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Source Deduplication

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Source Deduplication - definition(s)

source deduplication - Source deduplication is the removal of redundancies from data before transmission to the backup target.

Source deduplication products offer a number of benefits, including reduced bandwidth and storage usage. No additional hardware is required to back up to a remote site and many source deduplication products also support automation for offsite copies. On the other hand, the source-based method can be slower than target deduplication, especially for large (multiple terabyte) amounts of data. Because of the increased workload on servers, overall backup times may increase.

Source deduplication works through client software that communicates with the backup server to compare new blocks of data with previously stored blocks of data. If the server has previously stored a block of data, the software does not send that block and instead notes that there is a copy of that block of data at that client. If a previous version of a file has already been backed up, the software will compare files and back up any parts of the file it hasn't seen. Source deduplication is well suited for backing up smaller remote backup sets.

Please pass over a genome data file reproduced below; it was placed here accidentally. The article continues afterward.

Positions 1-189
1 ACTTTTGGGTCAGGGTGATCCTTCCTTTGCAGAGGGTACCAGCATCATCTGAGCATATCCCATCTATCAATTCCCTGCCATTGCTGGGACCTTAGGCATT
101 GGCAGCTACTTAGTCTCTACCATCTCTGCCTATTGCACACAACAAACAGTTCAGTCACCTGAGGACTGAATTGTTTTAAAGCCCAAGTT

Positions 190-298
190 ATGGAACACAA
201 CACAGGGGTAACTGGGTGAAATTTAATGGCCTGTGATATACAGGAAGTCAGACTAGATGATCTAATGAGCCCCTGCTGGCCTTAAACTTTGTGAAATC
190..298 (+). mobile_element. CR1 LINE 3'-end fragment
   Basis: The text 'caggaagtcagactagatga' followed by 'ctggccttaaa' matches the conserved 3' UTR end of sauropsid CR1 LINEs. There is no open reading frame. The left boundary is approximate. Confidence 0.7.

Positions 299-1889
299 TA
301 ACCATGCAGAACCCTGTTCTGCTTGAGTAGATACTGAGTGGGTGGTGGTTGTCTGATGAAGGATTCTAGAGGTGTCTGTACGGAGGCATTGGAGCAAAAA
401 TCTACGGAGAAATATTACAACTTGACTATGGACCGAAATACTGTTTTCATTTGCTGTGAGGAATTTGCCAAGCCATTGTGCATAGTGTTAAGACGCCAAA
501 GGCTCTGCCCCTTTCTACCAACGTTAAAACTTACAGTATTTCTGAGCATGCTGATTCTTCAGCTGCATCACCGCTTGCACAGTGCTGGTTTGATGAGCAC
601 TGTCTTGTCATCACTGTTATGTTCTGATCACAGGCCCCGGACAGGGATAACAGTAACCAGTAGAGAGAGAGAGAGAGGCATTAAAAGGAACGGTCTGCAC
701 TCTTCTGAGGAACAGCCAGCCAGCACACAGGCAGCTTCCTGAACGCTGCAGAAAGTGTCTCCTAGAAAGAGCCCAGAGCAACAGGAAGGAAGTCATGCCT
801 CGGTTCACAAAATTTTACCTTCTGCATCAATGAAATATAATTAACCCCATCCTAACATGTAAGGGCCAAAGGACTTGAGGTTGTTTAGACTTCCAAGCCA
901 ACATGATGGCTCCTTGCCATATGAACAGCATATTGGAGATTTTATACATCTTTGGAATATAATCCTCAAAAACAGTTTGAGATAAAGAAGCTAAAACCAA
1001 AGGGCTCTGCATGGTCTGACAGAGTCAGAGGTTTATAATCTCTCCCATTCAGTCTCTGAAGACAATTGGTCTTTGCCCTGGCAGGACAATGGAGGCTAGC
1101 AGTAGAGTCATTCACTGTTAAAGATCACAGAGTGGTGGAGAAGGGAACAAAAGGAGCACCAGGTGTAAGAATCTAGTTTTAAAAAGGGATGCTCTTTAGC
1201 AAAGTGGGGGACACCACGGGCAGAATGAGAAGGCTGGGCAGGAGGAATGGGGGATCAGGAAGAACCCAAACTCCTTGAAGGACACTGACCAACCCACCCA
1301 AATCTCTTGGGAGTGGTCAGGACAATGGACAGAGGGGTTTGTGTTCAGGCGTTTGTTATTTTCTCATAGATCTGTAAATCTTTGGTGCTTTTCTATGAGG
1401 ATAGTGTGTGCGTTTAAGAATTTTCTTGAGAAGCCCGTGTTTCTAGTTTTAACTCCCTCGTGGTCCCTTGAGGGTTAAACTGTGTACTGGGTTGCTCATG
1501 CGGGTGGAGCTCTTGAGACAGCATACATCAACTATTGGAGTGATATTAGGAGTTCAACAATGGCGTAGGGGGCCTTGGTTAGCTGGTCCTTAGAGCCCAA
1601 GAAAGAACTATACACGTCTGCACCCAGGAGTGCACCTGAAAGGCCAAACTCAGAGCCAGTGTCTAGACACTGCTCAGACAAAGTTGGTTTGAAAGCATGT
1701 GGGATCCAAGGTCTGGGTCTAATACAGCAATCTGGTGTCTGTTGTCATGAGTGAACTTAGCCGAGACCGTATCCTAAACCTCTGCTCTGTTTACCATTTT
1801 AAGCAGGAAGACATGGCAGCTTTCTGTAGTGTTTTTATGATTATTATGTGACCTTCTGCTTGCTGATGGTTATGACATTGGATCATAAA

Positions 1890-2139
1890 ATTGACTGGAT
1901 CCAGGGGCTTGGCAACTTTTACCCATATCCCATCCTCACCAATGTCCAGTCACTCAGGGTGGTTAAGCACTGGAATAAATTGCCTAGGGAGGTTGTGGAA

Related glossary terms: dark backup, target deduplication, data reduction, near-continuous data protection (near CDP), remote data backup, removable media, virtual server backup, VMware backup, Tower of Hanoi backups, remote replication

[Category=Data Management ]

Source:, 09 September 2013 09:11:32, External

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